Tuesday, November 20, 2012

Life is a Trip

Life is a Trip

Sooner or later we must realize there is no station, no one place to arrive at once and for all. The true joy of life is the trip. – Robert Hastings

Every now and then the well runs dry.

I’ve never lived on a farm, so I’ve virtually no experience with wells. I have neither dug a well nor had one dug; I’ve never dipped a bucket into a well, nor have I primed or jacked a pump. I have seen them on television and in movies, and I know about them in theory, but in practice, I am (or would be) a novice.

Still, what I know about wells is that if you don’t use them, they will dry up. And if you use them too much, they will dry up. A friend of mine who DID grow up on a farm says they had a well at one time, but when they hooked up to city water they covered it up for safety and also so they would have a water supply for emergencies. It turns out that after a few months, their old well was empty. Apparently, if you take nothing out, nothing will be drawn in.

The past few weeks this well (pointing to self) has run dry. I have put pen to paper and finger to keyboard, but nothing has come out. I have been told this does happen to people from time to time, and there certainly are times when I haven’t got much to say – but that’s never stopped me from filling 18 column inches in the local paper or 15 minutes of air time on Sundays, either! When duty calls, I have always been able to suit up and show up, for better or for worse.

But the past few weeks, the brain has just gone off on some flight of fancy. It is my hope it will return refreshed and renewed, but what if it doesn’t? What then?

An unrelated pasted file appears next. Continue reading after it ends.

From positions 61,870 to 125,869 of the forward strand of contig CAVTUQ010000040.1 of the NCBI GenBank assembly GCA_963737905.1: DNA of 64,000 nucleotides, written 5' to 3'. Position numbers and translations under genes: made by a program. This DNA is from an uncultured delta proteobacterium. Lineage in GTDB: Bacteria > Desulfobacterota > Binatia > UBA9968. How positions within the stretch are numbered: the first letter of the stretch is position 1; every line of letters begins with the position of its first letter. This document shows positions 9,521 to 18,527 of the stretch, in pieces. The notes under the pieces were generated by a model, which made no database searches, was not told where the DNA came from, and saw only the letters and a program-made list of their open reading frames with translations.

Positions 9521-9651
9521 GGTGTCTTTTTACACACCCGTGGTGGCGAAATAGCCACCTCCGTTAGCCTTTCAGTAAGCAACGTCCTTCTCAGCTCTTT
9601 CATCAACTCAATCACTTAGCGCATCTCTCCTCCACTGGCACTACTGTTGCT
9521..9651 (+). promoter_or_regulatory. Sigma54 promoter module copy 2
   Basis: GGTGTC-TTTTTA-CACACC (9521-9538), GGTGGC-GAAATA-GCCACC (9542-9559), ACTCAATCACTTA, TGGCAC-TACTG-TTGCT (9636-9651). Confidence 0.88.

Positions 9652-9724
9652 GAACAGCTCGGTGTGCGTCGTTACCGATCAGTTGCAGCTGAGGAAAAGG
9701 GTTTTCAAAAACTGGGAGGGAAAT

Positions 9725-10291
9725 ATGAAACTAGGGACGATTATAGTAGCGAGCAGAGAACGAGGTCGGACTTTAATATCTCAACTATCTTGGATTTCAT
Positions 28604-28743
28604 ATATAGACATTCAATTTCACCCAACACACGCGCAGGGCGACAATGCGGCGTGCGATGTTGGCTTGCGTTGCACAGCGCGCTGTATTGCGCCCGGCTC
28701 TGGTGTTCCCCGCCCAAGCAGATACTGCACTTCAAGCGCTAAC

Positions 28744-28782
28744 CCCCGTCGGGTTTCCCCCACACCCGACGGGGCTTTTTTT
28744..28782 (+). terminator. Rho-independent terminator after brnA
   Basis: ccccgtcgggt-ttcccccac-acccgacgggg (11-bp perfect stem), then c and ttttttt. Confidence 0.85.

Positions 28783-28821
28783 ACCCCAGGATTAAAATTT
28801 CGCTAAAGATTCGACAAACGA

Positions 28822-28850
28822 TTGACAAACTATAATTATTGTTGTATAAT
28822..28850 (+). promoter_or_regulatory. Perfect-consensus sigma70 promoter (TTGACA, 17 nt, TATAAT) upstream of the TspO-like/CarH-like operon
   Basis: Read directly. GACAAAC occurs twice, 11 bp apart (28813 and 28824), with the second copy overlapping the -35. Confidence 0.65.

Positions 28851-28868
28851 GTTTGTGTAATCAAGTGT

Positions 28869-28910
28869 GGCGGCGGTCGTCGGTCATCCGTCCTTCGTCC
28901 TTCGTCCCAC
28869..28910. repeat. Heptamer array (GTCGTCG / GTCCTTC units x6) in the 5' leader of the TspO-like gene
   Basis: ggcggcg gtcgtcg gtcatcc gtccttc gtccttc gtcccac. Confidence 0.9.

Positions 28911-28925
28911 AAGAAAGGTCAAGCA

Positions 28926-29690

Examining my life these past few months, I’ve discovered that I have actually been putting a lot of time into the mindless mundanery of life. I’ve been running on auto-pilot, not because I want to, but simply because that’s where the switch got flipped some time back while I was puttering along. It happens.

So, has anything changed?

I think so. First of all, I have become aware of the spiritual doldrums that have settled over me. No wind, no progress. A ship needs wind currents to make progress. When the wind stops, what can you do? You may sit and wait for it to return. If the wind doesn’t rise as expected or when needed, then one may simply row over to where he or she may find the wind making waves.

What exactly does that mean?

For me, it means changing directions. Rather than sitting passively by, I look for places where the wind is blowing. For me, that place is often found in books – books written by authors I appreciate and admire, and whose spirits and creativity restore me to life. They aren’t always “religious” books. In fact (don’t tell anyone), but they are more often than not, quite secular.

I don’t do pulp fiction, but I sometimes need a good novel – a story that will draw me into another world, time, and place. When I dip into something I know – in this case, words and stories – I find refreshment for my soul.

And that, I think, is the key to pulling out of the doldrums. Dip into something you know and just paddle slowly, quietly, rhythmically, and purposefully. You may find a breeze come up quite quickly and unexpectedly; other times it may take a lot of paddling, but that’s OK. It takes what it takes, and what’s the big hurry anyway?

There’s no problem pouring out one’s soul and spirit onto paper or onto a computer screen as long as one remembers to replenish their supply. Find people, places, and projects that give you life, and pass it on. It will make one “well” of a difference in your journey in and through this, our valley.

Monday, November 19, 2012

Bible Sunday

Fr. Keith compares and contrasts several different visions of how the Bible can be read and understood, and suggests some ideas on how one might read the scriptures both faithfully and effectively.